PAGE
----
FORMER Upper Hunter student Stuart Hordern is the toast of the region after being named the Len Evans Tutorial Dux for 2016.
The senior winemaker at Brokenwood Wines becomes only the second Hunter Valley-based attendee to dux the week-long tutorial, following Liz Silkman (nee Jackson) in 2006.
The Len Evans Tutorial is also this year’s recipient of the McWilliam’s Maurice O’Shea Award.
This prestigious biennial award, first presented in 1990, acknowledges the significant contribution of an individual or company to the Australian Wine Industry.
A fitting tribute to mark the 10th anniversary of the passing of tutorial founder, Len Evans AO OBE, in 2006.
As Dux of the 2016 course, Mr Hordern has now been guaranteed judging positions at two of Australia’s most premier wine shows, the Sydney Royal Wine Show and the National Wine Show in Canberra.
Len Evans Tutorial Trustee James Halliday noted the ex-Martindale Public School and Scone Grammar School pupil judged exceedingly well across the four varietal sections and was the highest-placed scholar on the Shiraz Dissertation.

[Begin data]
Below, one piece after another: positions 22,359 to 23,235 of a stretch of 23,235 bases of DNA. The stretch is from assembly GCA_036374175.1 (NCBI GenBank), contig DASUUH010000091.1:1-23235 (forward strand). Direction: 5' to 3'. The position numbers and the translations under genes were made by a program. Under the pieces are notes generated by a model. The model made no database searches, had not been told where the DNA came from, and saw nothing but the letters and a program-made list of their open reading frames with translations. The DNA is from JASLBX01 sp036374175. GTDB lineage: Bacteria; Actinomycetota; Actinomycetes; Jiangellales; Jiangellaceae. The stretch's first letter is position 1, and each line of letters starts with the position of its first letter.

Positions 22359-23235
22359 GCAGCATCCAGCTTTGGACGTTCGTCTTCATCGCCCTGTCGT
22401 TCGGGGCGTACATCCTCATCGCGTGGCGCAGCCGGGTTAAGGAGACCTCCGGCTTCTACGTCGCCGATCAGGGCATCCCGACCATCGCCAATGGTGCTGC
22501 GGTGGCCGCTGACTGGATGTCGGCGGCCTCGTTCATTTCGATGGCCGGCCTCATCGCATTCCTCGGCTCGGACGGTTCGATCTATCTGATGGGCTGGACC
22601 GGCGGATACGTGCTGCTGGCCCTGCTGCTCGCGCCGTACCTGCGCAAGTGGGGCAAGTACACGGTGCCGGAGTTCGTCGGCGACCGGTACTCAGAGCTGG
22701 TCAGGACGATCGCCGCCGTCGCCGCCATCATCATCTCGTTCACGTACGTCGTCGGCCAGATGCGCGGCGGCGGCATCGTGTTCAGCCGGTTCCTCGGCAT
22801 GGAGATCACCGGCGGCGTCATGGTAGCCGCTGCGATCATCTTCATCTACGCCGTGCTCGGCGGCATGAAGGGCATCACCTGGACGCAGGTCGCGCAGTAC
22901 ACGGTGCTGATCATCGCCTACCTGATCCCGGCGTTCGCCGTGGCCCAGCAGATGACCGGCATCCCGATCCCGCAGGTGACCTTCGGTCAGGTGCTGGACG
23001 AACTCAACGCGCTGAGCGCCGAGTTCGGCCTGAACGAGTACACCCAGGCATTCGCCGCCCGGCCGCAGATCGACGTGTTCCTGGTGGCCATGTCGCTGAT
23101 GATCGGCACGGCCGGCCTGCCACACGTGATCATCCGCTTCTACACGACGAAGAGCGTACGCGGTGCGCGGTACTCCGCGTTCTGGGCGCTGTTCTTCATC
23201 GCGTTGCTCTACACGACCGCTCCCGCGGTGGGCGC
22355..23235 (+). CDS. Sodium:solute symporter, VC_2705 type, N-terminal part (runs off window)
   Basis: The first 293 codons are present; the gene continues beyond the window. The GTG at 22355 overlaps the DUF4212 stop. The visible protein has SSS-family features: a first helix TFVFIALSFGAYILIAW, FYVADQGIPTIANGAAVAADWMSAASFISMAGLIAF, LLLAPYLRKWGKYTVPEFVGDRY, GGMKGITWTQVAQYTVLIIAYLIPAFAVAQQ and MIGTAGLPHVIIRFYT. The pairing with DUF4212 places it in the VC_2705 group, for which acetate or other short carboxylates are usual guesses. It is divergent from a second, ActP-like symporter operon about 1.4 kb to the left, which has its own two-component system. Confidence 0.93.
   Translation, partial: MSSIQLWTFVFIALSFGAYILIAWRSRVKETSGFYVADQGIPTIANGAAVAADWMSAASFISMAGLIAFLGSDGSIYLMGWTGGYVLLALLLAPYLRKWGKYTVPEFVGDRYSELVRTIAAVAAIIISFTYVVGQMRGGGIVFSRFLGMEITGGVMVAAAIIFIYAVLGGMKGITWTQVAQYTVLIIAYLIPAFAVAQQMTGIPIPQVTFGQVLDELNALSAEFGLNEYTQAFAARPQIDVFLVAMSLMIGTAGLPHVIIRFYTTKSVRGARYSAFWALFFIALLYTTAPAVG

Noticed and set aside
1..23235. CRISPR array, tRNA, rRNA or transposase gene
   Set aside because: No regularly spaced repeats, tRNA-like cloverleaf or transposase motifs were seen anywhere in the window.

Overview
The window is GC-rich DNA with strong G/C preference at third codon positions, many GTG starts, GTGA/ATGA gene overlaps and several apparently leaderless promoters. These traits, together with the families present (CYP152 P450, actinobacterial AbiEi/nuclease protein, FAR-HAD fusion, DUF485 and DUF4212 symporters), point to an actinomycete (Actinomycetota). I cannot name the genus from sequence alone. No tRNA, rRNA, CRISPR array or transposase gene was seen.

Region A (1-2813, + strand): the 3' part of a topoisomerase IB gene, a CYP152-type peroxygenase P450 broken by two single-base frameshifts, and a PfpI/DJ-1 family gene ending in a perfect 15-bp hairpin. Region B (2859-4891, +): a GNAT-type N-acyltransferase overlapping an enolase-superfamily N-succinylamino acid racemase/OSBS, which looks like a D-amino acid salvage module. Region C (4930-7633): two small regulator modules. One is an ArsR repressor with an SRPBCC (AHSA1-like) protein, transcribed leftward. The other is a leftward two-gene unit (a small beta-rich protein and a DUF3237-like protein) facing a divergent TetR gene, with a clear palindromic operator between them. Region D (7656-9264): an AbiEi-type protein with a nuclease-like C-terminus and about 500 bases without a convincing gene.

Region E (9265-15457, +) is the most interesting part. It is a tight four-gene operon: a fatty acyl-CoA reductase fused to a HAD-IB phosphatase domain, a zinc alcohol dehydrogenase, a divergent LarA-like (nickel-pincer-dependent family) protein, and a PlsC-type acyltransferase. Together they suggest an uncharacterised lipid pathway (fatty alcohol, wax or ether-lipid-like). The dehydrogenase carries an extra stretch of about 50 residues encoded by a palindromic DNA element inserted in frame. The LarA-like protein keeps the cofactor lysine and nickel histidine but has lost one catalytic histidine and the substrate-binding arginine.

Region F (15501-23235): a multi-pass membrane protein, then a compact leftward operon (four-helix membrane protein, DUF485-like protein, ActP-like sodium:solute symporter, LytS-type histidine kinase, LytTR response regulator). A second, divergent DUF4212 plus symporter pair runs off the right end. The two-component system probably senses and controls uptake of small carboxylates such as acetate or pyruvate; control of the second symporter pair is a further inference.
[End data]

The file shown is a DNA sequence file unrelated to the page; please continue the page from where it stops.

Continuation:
Mr Hordern, the son of proud parents Wendy and John, will be flown business class to Europe with invitations to the greatest wine houses.
Many of the rarest, oldest, and greatest wines were opened in one extraordinary week when 12 young(ish) Australian wine personnel were put through the sternest and most rewarding tastings of their lives.
“The Trustees recognise the ongoing need for high calibre Australian wine show judges, and agree that the industry needs, now more than ever, highly-trained professionals to take the premium Australian wine message to a greater audience,” Len Evans Tutorial Convener and tutor Iain Riggs said.
“These are the people at the forefront of grape growing, winemaking and selling premium wine.
“The dramatic increase in sales of imported wine shows a sophisticated consumer.
“A better awareness of premium Australian wine and where it sits in relation to imported wine, is essential to the industry getting its message out to the world.”
Scholars come from the fields of winemaking, viticulture, liquor retailing, restaurant, marketing and journalism.
Twelve fully-paid scholarships are offered, each with wine, food and accommodation valued at $10,000.
The only cost incurred by the scholars is physically getting to the Hunter Valley.